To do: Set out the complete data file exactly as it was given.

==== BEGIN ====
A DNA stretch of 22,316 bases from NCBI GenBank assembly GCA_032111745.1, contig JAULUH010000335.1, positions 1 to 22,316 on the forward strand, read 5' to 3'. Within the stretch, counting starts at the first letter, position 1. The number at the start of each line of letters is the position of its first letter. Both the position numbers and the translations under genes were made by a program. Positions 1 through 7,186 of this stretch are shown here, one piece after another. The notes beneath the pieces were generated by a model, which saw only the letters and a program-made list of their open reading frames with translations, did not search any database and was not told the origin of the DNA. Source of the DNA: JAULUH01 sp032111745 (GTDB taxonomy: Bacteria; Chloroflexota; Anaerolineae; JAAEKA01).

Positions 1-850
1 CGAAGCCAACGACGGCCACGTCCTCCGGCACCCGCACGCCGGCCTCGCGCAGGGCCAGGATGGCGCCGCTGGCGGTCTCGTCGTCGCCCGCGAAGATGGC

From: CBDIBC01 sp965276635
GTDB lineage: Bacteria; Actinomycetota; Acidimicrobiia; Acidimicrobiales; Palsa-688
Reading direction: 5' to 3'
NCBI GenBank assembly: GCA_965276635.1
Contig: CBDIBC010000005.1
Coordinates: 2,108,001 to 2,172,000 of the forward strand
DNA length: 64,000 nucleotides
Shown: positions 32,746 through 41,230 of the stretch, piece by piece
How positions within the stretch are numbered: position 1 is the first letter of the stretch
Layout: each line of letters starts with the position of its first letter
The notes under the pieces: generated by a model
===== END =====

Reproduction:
A DNA stretch of 22,316 bases from NCBI GenBank assembly GCA_032111745.1, contig JAULUH010000335.1, positions 1 to 22,316 on the forward strand, read 5' to 3'. Within the stretch, counting starts at the first letter, position 1. The number at the start of each line of letters is the position of its first letter. Both the position numbers and the translations under genes were made by a program. Positions 1 through 7,186 of this stretch are shown here, one piece after another. The notes beneath the pieces were generated by a model, which saw only the letters and a program-made list of their open reading frames with translations, did not search any database and was not told the origin of the DNA. Source of the DNA: JAULUH01 sp032111745 (GTDB taxonomy: Bacteria; Chloroflexota; Anaerolineae; JAAEKA01).

Positions 1-850
1 CGAAGCCAACGACGGCCACGTCCTCCGGCACCCGCACGCCGGCCTCGCGCAGGGCCAGGATGGCGCCGCTGGCGGTCTCGTCGTCGCCCGCGAAGATGGC

From: CBDIBC01 sp965276635
GTDB lineage: Bacteria; Actinomycetota; Acidimicrobiia; Acidimicrobiales; Palsa-688
Reading direction: 5' to 3'
NCBI GenBank assembly: GCA_965276635.1
Contig: CBDIBC010000005.1
Coordinates: 2,108,001 to 2,172,000 of the forward strand
DNA length: 64,000 nucleotides
Shown: positions 32,746 through 41,230 of the stretch, piece by piece
How positions within the stretch are numbered: position 1 is the first letter of the stretch
Layout: each line of letters starts with the position of its first letter
The notes under the pieces: generated by a model